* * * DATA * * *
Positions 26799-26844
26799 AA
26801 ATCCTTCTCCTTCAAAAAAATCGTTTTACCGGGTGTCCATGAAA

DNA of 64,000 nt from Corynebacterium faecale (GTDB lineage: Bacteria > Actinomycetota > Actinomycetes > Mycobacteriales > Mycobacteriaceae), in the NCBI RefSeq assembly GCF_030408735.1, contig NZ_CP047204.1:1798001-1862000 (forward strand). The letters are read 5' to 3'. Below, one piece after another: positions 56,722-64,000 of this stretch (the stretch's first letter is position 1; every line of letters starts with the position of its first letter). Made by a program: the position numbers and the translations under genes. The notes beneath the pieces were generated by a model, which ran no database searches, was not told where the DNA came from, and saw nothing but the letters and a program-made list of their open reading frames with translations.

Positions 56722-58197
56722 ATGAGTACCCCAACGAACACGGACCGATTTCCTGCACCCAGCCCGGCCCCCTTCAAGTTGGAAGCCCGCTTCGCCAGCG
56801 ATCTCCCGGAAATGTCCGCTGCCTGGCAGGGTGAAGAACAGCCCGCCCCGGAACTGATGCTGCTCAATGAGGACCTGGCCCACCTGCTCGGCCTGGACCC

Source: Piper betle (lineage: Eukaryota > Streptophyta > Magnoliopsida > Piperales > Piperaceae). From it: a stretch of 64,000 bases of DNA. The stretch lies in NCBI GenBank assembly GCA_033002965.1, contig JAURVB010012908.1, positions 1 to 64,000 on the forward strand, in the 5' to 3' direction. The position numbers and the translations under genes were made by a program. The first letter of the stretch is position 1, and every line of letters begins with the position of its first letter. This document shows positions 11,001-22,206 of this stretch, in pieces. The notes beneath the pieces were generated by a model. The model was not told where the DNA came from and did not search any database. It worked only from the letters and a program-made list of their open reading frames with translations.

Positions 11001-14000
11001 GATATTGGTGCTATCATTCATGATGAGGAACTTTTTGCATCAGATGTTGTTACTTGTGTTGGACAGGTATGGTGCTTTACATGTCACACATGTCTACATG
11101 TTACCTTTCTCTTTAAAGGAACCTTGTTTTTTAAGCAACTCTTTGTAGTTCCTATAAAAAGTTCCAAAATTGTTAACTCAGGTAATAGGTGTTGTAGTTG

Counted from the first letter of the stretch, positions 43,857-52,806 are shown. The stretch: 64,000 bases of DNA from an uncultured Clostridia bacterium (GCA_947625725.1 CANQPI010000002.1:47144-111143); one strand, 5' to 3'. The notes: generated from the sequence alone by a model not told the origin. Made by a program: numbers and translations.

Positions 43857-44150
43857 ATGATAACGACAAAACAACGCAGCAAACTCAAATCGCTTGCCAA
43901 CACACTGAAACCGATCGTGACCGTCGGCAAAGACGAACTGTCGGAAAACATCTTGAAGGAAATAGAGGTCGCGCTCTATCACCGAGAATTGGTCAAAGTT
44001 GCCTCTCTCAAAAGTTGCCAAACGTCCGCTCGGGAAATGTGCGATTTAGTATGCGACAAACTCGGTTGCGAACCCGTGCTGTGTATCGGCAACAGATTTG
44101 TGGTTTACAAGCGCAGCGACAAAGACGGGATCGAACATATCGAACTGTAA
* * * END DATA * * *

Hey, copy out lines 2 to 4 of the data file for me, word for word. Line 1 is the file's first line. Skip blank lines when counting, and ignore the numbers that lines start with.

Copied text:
26799 AA
26801 ATCCTTCTCCTTCAAAAAAATCGTTTTACCGGGTGTCCATGAAA

DNA of 64,000 nt from Corynebacterium faecale (GTDB lineage: Bacteria > Actinomycetota > Actinomycetes > Mycobacteriales > Mycobacteriaceae), in the NCBI RefSeq assembly GCF_030408735.1, contig NZ_CP047204.1:1798001-1862000 (forward strand). The letters are read 5' to 3'. Below, one piece after another: positions 56,722-64,000 of this stretch (the stretch's first letter is position 1; every line of letters starts with the position of its first letter). Made by a program: the position numbers and the translations under genes. The notes beneath the pieces were generated by a model, which ran no database searches, was not told where the DNA came from, and saw nothing but the letters and a program-made list of their open reading frames with translations.